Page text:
One of the most basic principles of economics – opportunity cost – according to the Economist’s definition, is ‘the true cost of what you have to give up to get it.

Brad was shopping for his first hi fi stereo and had spent an hour debating between a R6 600 Pioneer and a R5 000 Sony. Fearing Brad’s indecision might cost him a sale, the salesman interjected saying “Think of it this way – would you rather have the Pioneer, or the Sony and R1 600 worth of CDs?”

Brad’s face lit up. The decision was clear, the Sony – and by a large margin. Fifteen new CDs were too great a sacrifice for the slightly more attractive Pioneer. Although Brad was quite capable of doing the math, he hadn’t considered that until the salesman pointed it out.

One constant in all our lives is that we must make choices. You make choices from the time you get out of bed in the morning until you go to sleep at night. All decisions involve opportunity costs, no matter the size of the decision.

Opportunity cost is your next best alternative – your second choice – and something you value. A brilliant ad by De Beers depicted two large diamond earrings with the tagline “Redo the kitchen next year.” Implying the cost of the diamonds was merely a slight delay in a renovation.

Why is opportunity cost important? Opportunity cost is what you give up when you make a decision. When you ask yourself what you are giving up when you make a certain choice, it forces you to think more critically about all of the other options that you are not choosing. It also forces you to think about the follow-up question connected to your decision – is it worth it? You may find that when you think clearly about all of your options and identify the opportunity costs of your choices, perhaps your choice is not worth what you will choose to give up.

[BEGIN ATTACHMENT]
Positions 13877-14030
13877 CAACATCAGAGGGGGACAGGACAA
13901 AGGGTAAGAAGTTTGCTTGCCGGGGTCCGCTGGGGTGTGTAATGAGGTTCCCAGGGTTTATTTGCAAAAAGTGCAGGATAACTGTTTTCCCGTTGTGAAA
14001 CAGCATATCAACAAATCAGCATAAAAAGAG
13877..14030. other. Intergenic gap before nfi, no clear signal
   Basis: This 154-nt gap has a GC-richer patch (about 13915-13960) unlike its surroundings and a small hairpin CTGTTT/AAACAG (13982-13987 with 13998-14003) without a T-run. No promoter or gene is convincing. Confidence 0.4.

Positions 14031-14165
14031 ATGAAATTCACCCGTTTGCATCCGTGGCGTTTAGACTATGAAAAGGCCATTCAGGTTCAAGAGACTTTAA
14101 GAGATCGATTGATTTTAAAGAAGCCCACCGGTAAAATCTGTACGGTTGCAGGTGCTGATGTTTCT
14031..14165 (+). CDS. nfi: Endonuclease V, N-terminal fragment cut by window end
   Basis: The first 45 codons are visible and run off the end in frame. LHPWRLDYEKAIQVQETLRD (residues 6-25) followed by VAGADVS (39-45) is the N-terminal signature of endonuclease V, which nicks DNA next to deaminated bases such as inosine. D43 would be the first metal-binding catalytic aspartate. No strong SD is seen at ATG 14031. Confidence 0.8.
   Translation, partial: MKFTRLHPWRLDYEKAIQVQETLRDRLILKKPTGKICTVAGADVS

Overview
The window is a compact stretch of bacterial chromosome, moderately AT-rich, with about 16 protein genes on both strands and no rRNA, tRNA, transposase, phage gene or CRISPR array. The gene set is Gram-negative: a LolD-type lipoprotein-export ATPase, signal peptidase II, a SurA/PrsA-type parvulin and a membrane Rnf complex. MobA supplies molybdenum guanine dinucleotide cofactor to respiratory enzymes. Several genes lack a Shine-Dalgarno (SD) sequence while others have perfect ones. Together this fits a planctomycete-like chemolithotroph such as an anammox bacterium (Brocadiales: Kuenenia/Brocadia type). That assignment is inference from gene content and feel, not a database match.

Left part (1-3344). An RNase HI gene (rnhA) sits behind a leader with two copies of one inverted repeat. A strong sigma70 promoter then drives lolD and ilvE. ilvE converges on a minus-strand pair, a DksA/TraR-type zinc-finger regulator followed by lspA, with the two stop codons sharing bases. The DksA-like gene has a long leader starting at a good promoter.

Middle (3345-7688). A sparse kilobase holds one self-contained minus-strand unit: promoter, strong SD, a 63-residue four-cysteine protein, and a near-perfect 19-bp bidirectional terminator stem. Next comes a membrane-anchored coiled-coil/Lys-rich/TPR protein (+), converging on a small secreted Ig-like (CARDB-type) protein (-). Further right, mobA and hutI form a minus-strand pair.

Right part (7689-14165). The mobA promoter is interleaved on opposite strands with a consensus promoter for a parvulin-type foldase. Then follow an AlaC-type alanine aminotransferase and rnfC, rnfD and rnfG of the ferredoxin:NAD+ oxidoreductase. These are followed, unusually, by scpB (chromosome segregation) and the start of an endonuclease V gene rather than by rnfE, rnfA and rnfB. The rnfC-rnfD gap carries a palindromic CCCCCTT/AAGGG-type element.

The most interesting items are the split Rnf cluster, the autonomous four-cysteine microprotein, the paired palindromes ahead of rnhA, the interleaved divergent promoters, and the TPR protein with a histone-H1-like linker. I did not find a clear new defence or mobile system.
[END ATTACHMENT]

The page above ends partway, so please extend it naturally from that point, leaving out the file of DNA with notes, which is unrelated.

How much is your time worth?
Your time is valuable, but how much is it really worth? When your flight is delayed by two hours, you might say ‘what a waste of time’ but do you ever say ‘that’s R1 000 of my time down the drain? It’s whatever your salary works out to per hour.

The opportunity-cost equation simply tells you what the cost of your time is, not how you should spend it or how you want to spend it. If you would prefer to read a book than work another hour, that says that you value the time relaxing more than your salary rate. All this calculation gives you is a benchmark against which to consider what you are doing with your time. The crucial application is in thinking about how you want to spend your time

Consider stationery shopping. You can order through your stationer and have the supplies delivered in a day or two. Or you can go to a wholesaler and spend two hours out the office. There’s no delivery fee for the former, but maybe there are higher priced items and a markup. Which is the better way to shop?  This opportunity-cost idea makes the decision easy: Is the markup or higher prices smaller than the value of two hours of your time? If yes, delivery. If no, head to the car.

Applying opportunity-cost theory won’t always change your behaviour but can simply be a useful tool to understand why things are the way they are.

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